At Longboard Liquors in Half Moon Bay, owner Robert Garcia called the ABC permit application process a bit stringent.

He had to post a notice at his business saying he had applied for the permit, and then state inspectors visited to make sure the tasting area complied with the law. His business is not within 600 feet of a residence, but if it were, he would have to notify residences. It took about 90 days to get the permit, which the city simply reviewed and signed off on. Garcia plans to rotate liquor, wine and beer tastings – one type per weekend.

“I’ve got vendors lining up to do it,” he said

Officials are taking an even more cautious approach in Los Angeles, where the city has been criticized for allowing liquor stores to proliferate, especially in South Los Angeles.

The conditional use process, which often takes months, requires that store owners put up on-site notices and notify nearby businesses and residences before a hearing in front of a zoning administrator. Chief Zoning Administrator Linn Wyatt said the cost for the permit would vary between $3,000 to $5,000 and reflects the personnel hours it takes to process them.

“We want to encourage applicants to apply for the permit and to work with applicants to facilitate the process,” she said.

However, David Othenin-Girard, the spirits buyer for K & L, said the license fee only represents part of the costs. He estimated the license would cost his business more than $15,000, including a $6,500 expedited process fee, and legal and other city fees. (Some conditional use permits require sign-offs by other city departments.)

“The amount of product we would need to make up for these sorts of numbers is astronomical. It’s just not feasible,” said Gerard, who is applying for tasting permits in the chain’s Redwood City and San Francisco stores, where there are no local fees.

Don Robbins, executive vice president of Youngs Market Co., a wine and liquor distributor in Los Angeles, said he doubts that many retailers will be offering tastings, especially since it’s not clear they can pay for themselves.

“I’ve heard that retailers in L.A. are quite frustrated with the fee. No sane human being would pay $15,000 to engage in a business practice that doesn’t necessarily generate any meaningful revenue,” he said.

Problems avoided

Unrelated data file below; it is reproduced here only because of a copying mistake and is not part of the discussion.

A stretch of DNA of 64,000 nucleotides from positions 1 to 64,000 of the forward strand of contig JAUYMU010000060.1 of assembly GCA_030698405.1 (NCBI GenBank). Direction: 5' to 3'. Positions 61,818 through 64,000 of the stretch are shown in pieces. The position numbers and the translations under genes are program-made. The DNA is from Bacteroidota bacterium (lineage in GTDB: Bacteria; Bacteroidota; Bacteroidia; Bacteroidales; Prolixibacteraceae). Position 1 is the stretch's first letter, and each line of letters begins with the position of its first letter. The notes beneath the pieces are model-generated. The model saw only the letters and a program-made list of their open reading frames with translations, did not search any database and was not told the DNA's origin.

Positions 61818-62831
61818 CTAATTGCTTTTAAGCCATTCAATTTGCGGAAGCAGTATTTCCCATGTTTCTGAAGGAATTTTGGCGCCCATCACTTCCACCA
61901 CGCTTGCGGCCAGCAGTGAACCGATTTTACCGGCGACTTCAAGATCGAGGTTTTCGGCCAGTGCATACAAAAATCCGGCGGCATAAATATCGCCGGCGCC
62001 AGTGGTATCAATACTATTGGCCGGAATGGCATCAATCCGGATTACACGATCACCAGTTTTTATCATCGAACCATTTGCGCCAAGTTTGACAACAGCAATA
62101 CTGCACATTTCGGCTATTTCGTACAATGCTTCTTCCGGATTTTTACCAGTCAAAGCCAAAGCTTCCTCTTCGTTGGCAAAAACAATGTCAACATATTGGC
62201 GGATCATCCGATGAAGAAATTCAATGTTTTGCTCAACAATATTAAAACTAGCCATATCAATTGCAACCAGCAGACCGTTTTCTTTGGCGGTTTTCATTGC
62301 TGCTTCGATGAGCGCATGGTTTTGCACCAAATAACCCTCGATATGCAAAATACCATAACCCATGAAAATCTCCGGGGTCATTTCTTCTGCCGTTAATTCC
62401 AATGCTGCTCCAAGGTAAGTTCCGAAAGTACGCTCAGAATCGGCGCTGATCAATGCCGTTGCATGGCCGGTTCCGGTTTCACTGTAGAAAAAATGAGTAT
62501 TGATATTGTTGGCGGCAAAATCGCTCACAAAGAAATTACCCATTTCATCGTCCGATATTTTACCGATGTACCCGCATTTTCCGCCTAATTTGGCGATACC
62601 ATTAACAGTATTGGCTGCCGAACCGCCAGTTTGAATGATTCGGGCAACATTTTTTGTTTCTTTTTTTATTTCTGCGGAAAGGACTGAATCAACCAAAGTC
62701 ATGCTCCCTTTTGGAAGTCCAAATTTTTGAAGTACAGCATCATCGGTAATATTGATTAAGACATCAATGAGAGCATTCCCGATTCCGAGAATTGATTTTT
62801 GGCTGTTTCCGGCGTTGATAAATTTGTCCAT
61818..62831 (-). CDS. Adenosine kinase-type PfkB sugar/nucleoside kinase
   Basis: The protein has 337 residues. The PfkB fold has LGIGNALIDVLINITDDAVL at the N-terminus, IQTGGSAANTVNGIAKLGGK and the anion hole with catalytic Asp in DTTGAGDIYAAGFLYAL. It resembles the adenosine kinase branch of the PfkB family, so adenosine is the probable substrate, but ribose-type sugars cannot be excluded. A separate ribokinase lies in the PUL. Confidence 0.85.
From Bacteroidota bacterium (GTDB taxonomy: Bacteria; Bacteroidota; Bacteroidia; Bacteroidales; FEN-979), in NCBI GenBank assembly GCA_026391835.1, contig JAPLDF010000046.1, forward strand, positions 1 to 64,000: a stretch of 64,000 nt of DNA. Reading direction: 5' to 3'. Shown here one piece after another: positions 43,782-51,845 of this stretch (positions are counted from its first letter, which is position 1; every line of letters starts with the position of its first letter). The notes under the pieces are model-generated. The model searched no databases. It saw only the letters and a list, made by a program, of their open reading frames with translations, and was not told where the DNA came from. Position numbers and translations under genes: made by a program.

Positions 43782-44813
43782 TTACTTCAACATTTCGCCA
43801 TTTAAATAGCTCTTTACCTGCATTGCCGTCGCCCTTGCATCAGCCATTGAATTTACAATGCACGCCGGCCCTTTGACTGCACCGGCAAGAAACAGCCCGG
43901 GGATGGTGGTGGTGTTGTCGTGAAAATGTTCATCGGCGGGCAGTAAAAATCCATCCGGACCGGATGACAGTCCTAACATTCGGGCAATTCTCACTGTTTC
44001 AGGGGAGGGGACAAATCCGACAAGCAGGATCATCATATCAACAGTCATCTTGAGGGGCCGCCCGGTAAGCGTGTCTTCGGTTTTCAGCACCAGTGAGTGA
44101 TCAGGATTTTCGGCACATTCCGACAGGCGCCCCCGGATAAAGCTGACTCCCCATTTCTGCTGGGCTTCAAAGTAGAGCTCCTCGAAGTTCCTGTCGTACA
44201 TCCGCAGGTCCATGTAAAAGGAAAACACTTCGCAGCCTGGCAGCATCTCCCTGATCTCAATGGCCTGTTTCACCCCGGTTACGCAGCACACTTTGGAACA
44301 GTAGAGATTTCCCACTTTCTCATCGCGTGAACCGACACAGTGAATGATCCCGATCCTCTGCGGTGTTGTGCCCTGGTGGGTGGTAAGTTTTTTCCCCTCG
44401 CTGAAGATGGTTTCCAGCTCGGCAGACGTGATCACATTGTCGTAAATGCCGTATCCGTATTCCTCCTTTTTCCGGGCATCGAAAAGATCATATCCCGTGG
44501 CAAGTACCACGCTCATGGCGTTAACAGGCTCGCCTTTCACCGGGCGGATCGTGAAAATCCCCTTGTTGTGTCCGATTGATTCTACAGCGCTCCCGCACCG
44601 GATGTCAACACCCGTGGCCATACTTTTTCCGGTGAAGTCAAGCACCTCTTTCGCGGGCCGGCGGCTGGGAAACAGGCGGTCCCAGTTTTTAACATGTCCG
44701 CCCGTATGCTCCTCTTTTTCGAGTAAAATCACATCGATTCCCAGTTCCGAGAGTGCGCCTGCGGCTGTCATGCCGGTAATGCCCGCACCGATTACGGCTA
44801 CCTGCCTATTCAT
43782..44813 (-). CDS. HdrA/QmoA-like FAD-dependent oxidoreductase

The tastings bill, AB 605, was authored by Assemblyman Anthony Portantino, La Canada Flintridge-D. He wasn’t willing to criticize how cities implement the bill.

“I feel it’s important that local cities have a stake in the game,” Portantino said. “The bill was crafted to give some deference to local control.”

In Los Angeles, liquor sales and the proliferation of liquor stores have been a hot political issue dating back to the 1980s. As recently as two years ago, Mayor Antonio Villaraigosa was criticized for not getting involved in revoking the license of a South L.A. liquor store that neighborhood activists said was a magnet for crime.

Lauren Tyson, a Murrieta consultant who helps businesses get and keep liquor licenses, said there is no doubt there are crime problems associated with some stores – and having pourings could exacerbate that.

“Those problems lead to police services, which increase costs for cities,” she said.

However, as far as some L.A. store owners are concerned, they see the city’s actions as nothing more than a money grab – especially since the tastings are aimed at consumers who are willing to fork over big bucks for premium liquors.

“The law was passed to better educate consumers, and the city has taken it upon itself to use this as a revenue generator,” said Martinez, the manager at K&L’s Hollywood store.

At Simi Valley’s Venture Liquors, which is one of the first businesses to get the permit, owner Bablu Sharma said he’s eager to offer new products, such as Honey Jack Daniels, which has a suggested retail price of $22 for a 750-milliliter bottle.

“People are not willing to spend money, especially in this economy, if they’ve never tasted something,” Sharma said. “If they try it and like it, I’m pretty sure they’ll buy it.”